Archives of Pharmacal Research

, Volume 27, Issue 7, pp 720–726 | Cite as

Spectrophotometric determination of nizatidine and ranitidine through charge transfer complex formation

  • M. Walash
  • M. Sharaf-EI Din
  • M. E.- -S. Metwalli
  • M. RedaShabana
Research Articles Articles


Two Spectrophotometric procedures are presented for the determination of two commonly used H2-receptor antagonists, nizatidine (I) and ranitidine hydrochloride (II). The methods are based mainly on charge transfer complexation reaction of these drugs with either ρ-chloranilic acid (ρ-CA) or 2, 3 dichloro-5, 6-dicyanoquinone (DDQ). The produced colored products are quantified spectrophotometrically at 515 and 467 nm in chloranilic acid and DDQ methods, respectively. The molar ratios for the reaction products and the optimum assay conditions were studied. The methods determine the cited drugs in concentration ranges of 20-200 and 20-160 μg/mL for nizatidine and ranges of 20-240 and 20-140 μg/mL for ranitidine with chloranilic acid and DDQ methods, respectively. A more detailed investigation of the complexes formed was made with respect to their composition, association constant, molar absorptivity and free energy change. The proposed procedures were successfully utilized in the determination of the drugs in pharmaceutical preparations. The standard addition method was applied by adding nizatidine and ranitidine to the previously analyzed tablets or capsules. The recovery of each drug was calculated by comparing the concentration obtained from the spiked mixtures with those of the pure drug. The results of analysis of commercial tablets and the recovery study (standard addition method) of the cited drugs suggested that there is no interference from any excipients, which are present in tablets or capsules. Statistical comparison of the results was performed with regard to accuracy and precision using student’st-test andF-ratio at 95% confidence level. There is no significant difference between the reported and proposed methods with regard to accuracy and precision.

Key words

Ranitidine Nizatidine Charge transfer complexation 


Unable to display preview. Download preview PDF.

Unable to display preview. Download preview PDF.


  1. Abdel Hamid, M. E, Abdel Salam, M., Mahrous, M. S., and Abdel-Khalek, M. M., Utility of 7,7,8,8-tetracyanoquinodi-methan andp-chloranilic acid in the qualitative and quantitative analysis of pentazocine.Talanta, 36, 1002–1004 (1985).CrossRefGoogle Scholar
  2. Agarwal, S. P. and ElSayed, M. A.-H., Unity of pi-acceptors in charge-transfer complexation of alkaloids: chloranilic acid as spectrophotometric titrant in non-aqueous media.Analyst, 106, 1157–1162 (1981).CrossRefGoogle Scholar
  3. Al-Ghannam, S. and Belal, F., Spectrophotometric determi-. nation of three anti-ulcer drugs through charge-transfer complexation.J. AOAC Int., 85, 1003 (2002).PubMedGoogle Scholar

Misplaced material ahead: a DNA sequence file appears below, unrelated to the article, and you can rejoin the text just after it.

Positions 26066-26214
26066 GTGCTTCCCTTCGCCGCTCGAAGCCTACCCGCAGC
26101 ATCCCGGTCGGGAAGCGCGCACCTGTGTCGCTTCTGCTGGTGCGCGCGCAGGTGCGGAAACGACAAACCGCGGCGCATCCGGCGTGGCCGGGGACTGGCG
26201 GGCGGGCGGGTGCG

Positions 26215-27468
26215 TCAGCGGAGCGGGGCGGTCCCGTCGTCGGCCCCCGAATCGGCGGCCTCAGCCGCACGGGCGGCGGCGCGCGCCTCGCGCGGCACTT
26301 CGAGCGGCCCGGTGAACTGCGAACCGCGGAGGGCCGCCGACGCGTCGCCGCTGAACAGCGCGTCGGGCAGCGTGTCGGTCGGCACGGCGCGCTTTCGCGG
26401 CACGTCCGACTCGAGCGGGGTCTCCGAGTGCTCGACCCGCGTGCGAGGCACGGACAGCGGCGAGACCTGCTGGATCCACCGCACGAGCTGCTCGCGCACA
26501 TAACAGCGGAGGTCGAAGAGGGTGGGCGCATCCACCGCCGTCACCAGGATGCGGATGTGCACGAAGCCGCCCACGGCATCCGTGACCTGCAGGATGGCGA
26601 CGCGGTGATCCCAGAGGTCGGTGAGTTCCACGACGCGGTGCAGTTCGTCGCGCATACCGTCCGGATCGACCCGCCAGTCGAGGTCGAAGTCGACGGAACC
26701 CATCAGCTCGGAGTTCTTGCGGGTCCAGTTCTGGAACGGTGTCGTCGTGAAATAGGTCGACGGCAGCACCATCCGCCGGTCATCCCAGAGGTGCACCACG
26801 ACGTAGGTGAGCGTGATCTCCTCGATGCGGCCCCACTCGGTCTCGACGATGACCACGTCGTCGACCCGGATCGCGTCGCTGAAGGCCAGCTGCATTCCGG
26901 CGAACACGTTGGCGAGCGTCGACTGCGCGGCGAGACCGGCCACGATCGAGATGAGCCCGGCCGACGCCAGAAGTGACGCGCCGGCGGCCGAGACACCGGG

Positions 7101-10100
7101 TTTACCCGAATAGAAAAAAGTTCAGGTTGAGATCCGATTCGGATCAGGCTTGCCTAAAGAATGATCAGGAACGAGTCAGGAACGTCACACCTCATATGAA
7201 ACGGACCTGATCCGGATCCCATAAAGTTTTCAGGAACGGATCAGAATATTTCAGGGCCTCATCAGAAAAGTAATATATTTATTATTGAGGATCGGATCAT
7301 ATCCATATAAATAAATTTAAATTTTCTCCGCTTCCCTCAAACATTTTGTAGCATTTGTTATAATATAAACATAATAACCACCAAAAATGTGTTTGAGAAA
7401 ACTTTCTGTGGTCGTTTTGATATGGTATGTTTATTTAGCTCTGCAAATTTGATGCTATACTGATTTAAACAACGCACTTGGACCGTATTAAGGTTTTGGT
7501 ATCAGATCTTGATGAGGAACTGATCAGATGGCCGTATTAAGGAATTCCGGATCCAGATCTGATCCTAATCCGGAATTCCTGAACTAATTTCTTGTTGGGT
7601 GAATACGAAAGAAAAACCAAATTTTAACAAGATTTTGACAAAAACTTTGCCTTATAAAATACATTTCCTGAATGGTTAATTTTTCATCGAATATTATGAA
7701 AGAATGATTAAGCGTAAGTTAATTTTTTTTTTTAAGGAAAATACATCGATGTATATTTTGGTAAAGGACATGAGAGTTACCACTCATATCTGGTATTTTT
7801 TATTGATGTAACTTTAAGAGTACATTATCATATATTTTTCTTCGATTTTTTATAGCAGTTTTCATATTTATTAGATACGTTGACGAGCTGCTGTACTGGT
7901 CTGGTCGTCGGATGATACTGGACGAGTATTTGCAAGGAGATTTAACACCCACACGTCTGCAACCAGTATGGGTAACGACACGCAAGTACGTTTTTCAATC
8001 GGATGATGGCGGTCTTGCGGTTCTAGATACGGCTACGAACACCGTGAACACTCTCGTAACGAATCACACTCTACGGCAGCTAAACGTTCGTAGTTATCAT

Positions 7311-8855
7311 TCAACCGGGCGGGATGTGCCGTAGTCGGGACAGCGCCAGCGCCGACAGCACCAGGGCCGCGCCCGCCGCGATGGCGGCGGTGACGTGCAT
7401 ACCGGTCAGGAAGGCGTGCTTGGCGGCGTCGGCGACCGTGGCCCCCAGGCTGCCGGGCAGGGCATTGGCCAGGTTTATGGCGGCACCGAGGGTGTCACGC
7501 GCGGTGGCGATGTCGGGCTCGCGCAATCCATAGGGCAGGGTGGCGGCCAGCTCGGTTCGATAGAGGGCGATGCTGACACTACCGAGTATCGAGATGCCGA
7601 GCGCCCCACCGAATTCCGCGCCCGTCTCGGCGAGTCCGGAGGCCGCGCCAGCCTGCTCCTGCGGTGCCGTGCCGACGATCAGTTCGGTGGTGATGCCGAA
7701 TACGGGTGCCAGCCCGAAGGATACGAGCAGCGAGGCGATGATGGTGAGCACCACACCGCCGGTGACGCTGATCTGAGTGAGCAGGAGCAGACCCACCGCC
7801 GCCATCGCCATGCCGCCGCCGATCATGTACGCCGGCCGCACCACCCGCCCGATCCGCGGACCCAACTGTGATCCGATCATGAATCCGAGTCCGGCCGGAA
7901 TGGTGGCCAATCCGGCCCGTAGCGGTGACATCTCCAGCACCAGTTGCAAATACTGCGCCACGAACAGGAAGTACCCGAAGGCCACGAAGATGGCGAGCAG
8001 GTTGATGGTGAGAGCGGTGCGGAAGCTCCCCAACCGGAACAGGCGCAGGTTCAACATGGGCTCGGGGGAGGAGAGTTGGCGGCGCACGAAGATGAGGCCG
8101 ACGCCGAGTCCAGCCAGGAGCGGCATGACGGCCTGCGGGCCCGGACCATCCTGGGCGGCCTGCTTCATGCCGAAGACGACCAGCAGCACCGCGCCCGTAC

4. Bourne, R. and Burgess, C., Effect of temperature on a multicomponent ultra-violet-spectrometric determination and the development of a temperature-independent assay procedure.Analyst, 120, 2075–2080 (1995).CrossRefGoogle Scholar
  5. Du, L. M., Fan, Z. F., and Zhang, R. F., Fluorescence spectrometry determination of fleroxacin by charge-transfer reaction.Guang Pu Xue Yu Guang Pu Fen Xi, 23, 328–330 (2003).PubMedGoogle Scholar
  6. Guvener, B., Spectrophotometric determination method of ranitidine hydrochloride.Acta Pharm. Turc., 28, 35–37 (1986).Google Scholar
  7. Hassan, E. M. and Belal, F., Kinetic spectrophotometric determination of nizatidine and ranitidine in pharmaceutical preparations.J. Pharm. Biomed. Anal., 27, 31–38 (2002).PubMedCrossRefGoogle Scholar
  8. Kelani, K. M., Aziz, A. M., Hegazy, M. A., and Farrah, L. A., Determination of cimetidine, famotidine, and ranitidine hydrochloride in the presence of their sulfoxide derivatives in pure and dosage forms by high-performance thin-layer chromatography and scanning densitometry.J. AOAC Int., 85, 1015 (2002).PubMedGoogle Scholar
  9. Koricanac, Z., Jovanovic, T., and Stankovic, B., Determination of nizatidine in pharmaceutical formulations by potentiometric titration.Pharmazie, 50, 151–152 (1995).Google Scholar
  10. Martin, A., Physical Pharmacy, fourth ed, Lea & Febiger, Philadelphia, London, pp. 260–261 (1993).Google Scholar
  11. Martin, A. N., Swarbrick, J., and Cammarata, A., Physical Pharmacy, third ed. Lee and Febiger, Philadelphia, pp. 344–346 (1983).Google Scholar
  12. Mathew, M., Das-Gupta, V., and Bethea, C., Quantitation of nizatidine in capsules using high-performance liquid chroma-tography.Drug Dev. Ind. Pharm., 19, 1497–1503 (1993).CrossRefGoogle Scholar
  13. Miller, J. C. and Miller, J. N., Statistics for Analytical Chemistry, Wiley, New York (1984).Google Scholar
  14. Nagaralli, B. S., Melwanki, M. B., and Seetharamappa, J., Sensitive spectrophotometric methods for the determination of amoxycillin, ciprofloxacin and piroxicam in pure and pharmaceutical formulations.J. Pharm. Biomed. Anal., 29, 859 (2002).PubMedCrossRefGoogle Scholar
  15. Nikolic, K., Stankovic, B., and Bogavac, M., Coulometric determination of ranitidine hydrochloride.Pharmazie, 50, 301–302 (1995).Google Scholar
  16. Rustum, A. M., Rapid and sensitive HPLC determination of ranitidine in plasma.l Application to pharmacokinetics study.J. Liq. Chromatogr., 11, 3447–3456 (1988).CrossRefGoogle Scholar
  17. Walash, M. I., Belal, F., Ibrahim, F., Hefnawy, M., and Eid, M., Kinetic spectrophotometric method for the determination of nizatidine in pharmaceuticals.J. AOAC Int., 85, 1316 (2002).PubMedGoogle Scholar

Copyright information

© The Pharmaceutical Society of Korea 2004

Authors and Affiliations

  • M. Walash
    • 1
  • M. Sharaf-EI Din
    • 1
  • M. E.- -S. Metwalli
    • 1
  • M. RedaShabana
    • 1
  1. 1.Department of Analytical Chemistry, Faculty of PharmacyMansoura UniversityMansouraEgypt

Personalised recommendations